Dispersal of male and female Antarctic fur seals (Arctocephalus gazella)

This study examined the foraging locations of adult male and female Antarctic fur seals (Arctocephalus gazella) in the Scotia Sea during the postbreeding period. Satellite transmitters were used to track adult males and females and to obtain information about dive depths. Male fur seals migrated away from the breeding area during the postbreeding period whereas females remained close to the breeding grounds and foraged in the same area during two consecutive years. The most intensive foraging by females was associated with the edge of the continental shelf of South Georgia. Males dived deeper than females. Counts of males at South Georgia and at the South Orkney Islands support the result from satellite tracking data showing that males move from South Georgia to the South Orkney Islands at the end of the breeding season. Unlike males, females were limited in their foraging range by the necessity to return to feed dependent young, so breeding sites are likely to be located close to foraging areas that are optimal for females. Locations used for feeding by females were avoided by males, either because they were suboptimal for males or because foraging by females at South Georgia causes local depletion of food, and males, which have the option to forage further afield, can forage more successfully in regions where there are no females. Comparison with fisheries data also suggests that these fur seals are targeting the most abundant exploitable prey.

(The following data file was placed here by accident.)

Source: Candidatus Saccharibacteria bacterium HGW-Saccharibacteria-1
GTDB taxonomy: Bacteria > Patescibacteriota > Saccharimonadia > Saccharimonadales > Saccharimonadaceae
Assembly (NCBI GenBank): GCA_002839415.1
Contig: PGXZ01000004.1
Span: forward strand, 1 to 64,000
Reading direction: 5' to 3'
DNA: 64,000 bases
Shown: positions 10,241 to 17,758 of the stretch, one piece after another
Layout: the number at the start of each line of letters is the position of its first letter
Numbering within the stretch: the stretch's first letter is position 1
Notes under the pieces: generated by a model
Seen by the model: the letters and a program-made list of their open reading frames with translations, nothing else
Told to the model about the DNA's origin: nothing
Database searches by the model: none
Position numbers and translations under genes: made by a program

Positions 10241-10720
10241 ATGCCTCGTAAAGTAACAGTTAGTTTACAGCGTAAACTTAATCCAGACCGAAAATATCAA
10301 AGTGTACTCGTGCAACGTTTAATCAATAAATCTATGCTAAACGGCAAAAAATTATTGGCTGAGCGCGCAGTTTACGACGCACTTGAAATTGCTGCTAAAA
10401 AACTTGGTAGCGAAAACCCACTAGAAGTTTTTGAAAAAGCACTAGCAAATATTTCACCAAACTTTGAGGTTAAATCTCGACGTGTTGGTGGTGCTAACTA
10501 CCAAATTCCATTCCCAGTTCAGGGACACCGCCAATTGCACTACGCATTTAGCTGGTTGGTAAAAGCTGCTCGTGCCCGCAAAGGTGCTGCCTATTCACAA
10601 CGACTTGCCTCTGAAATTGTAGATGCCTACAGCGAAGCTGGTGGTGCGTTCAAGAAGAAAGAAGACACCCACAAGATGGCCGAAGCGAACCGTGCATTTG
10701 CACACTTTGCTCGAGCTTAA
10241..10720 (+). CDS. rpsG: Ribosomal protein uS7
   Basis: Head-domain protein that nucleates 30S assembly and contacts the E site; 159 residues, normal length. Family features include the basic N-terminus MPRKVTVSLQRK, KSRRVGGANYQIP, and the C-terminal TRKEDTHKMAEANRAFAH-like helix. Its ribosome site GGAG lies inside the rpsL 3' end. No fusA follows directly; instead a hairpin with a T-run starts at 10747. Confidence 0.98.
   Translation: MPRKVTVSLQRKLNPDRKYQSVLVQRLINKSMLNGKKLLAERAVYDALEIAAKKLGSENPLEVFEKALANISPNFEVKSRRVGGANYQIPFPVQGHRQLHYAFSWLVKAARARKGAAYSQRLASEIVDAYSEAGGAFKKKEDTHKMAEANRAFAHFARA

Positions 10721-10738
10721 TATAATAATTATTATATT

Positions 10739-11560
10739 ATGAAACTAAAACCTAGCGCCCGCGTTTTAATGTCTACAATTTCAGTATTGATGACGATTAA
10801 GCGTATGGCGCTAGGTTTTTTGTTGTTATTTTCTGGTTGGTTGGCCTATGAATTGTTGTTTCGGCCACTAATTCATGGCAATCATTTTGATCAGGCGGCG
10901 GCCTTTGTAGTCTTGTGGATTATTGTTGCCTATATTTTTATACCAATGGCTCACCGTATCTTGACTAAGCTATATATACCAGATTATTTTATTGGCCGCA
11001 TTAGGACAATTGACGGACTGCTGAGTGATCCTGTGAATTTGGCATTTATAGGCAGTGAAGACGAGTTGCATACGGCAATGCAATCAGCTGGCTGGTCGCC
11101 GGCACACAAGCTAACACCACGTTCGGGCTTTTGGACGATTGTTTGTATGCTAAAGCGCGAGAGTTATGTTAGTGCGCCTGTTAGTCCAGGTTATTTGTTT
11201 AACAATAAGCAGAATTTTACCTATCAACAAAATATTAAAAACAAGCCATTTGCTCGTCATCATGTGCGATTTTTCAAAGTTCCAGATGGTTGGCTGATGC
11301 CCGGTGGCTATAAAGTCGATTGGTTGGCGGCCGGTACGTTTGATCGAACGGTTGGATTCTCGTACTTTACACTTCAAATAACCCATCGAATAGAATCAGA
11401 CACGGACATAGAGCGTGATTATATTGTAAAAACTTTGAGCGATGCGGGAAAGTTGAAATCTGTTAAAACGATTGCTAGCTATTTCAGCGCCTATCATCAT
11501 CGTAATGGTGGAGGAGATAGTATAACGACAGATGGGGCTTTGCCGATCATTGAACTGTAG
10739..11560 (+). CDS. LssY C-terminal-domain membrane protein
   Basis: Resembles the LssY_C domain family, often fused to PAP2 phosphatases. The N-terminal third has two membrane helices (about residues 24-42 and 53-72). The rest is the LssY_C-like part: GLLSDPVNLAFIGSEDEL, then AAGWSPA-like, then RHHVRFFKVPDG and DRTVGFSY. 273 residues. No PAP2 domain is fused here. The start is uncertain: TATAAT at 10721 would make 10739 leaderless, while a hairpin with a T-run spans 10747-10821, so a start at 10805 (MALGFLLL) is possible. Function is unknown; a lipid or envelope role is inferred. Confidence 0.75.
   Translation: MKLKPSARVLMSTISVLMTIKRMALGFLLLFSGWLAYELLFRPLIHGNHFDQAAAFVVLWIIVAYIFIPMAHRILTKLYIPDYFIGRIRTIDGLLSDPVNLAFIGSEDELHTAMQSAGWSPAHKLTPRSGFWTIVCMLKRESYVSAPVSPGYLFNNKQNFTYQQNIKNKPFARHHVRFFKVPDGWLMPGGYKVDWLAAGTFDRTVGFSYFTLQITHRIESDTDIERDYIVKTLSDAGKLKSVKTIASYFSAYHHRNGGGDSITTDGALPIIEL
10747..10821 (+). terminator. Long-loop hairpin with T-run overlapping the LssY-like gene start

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Authors: Boyd, I.L., McCafferty, D.J., Reid, K., Taylor, R., Walker, T.R.

1 January, 1998
Canadian Journal of Fisheries and Aquatic Sciences / 55
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